La guerra a 7 ore di auto


EN

 

If war was no further than seven hours from where you live, the distance between your town and one of the borders of your own country, then perhaps you would understand how Julia and millions of Ukrainians feel right now. On Versus we have already told stories of people forced to get used to alienation or war. Forced to accept war as a fact, something beyond their power. The Ukrainian crisis is perilously sliding into that sort of limbo: everything there seems to stand still, frozen in time after the endless battle in Kiev, waiting for a resolution to the civil war on the Eastern border.

 As for now, Julia lives a normal life a few hours away from death and ruin, goes to university, chats on Facebook with us, calls us on Viber and writes us e-mails. The reportage from Ukrainian capital Kiev she kindly sent us shines with disturbing beauty: lifeless ruins on one side while on the other men and pass by, lay flowers, cling together and keep walking. Yet, everything looks helplessly bound to remain still. I asked her how she felt when she saw Kiev like that, and her answer is immediate: “looks like everything has been left like a grievous reminder by thousands of people who are fighting, if they’re still alive, on the Eastern border right now.”

 She speaks spontaneously, as if she was in a rush to tell. “Obviously there is no war in Chernivtsi [where she lives], but pictures and stories keep coming in every day. People dying. Ukrainians dying. People we knew, sometimes.

News aren’t always reliable, sometimes the internet is more helpful and allows you to grasp a bit of what’s going on…I don’t know what has Ukraine done to deserve a neighbour like Russia. And, honestly? International diplomacy disappoints me: their job is trying to find a pacific solution to this war, I get it, but that’s simply not possible. How many people have died already? Of course, it’s our government’s fault, in the first place. But innocent children are murdered because of Russia’s despise for our sovereignty, and that’s disgusting. As an Ukrainian, all these people’s deaths are a burden on my conscience and it must be all the more so to those who are still allowing this carnage to carry on».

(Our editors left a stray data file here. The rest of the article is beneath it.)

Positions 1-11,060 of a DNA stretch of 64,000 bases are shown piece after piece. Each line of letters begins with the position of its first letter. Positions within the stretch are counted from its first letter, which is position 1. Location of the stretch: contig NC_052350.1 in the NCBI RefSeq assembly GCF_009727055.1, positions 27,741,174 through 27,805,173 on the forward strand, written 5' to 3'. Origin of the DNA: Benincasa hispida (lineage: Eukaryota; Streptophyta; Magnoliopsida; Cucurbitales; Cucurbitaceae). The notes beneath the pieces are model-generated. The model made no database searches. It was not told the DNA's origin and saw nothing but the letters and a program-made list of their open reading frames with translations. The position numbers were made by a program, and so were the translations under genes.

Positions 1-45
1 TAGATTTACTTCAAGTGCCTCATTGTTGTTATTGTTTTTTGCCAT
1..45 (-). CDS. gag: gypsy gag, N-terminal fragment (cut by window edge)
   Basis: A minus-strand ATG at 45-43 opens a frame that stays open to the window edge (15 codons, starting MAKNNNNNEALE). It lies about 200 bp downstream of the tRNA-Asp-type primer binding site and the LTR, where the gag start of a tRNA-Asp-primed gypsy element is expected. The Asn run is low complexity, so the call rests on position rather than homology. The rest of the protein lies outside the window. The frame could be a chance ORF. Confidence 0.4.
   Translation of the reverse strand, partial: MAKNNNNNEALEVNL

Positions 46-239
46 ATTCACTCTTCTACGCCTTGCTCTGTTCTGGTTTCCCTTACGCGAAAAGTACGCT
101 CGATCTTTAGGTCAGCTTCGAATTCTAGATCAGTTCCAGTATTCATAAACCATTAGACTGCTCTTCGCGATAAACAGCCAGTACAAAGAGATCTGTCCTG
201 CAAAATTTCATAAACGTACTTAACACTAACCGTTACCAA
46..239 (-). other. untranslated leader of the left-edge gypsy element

As we speak, I suddenly picture a gangrenous limb devoid of sensitivity: that’s how East Ukraine sounds in her words. A land left on its own, ignored by the central nervous system and lacking medical assistance. I try to go back to what caused this war in the first place, I ask her if she’s pro-EU and her answer is once again quick and unhesitating: “Of course I am, otherwise what would have been the point of the Maidan uprising? We want to reach a European standard of living, but first and foremost we need to make people in the East get back home safe and sound. Moreover, the separatists’ arguments make no sense. The language business, for instance: it’s been 24 years since Ukraine became independent and nobody ever gave a damn about having one and only official language. It’s just an excuse, a pretext, like all of that complaining about Russian speakers supposedly being in danger: Ukraine has always been democratic about them. Generally speaking, if you’re not happy with your life in a particular country, you are free to leave: love Russia so much? Just get a ticket to Moscow, like thousands of people have always done. Go away and stop bothering those who respect their country.”

by Fabrizio De Gregorio,
pictures by Julia Shkvarchuk
translation by Simone D’Anastasio

 


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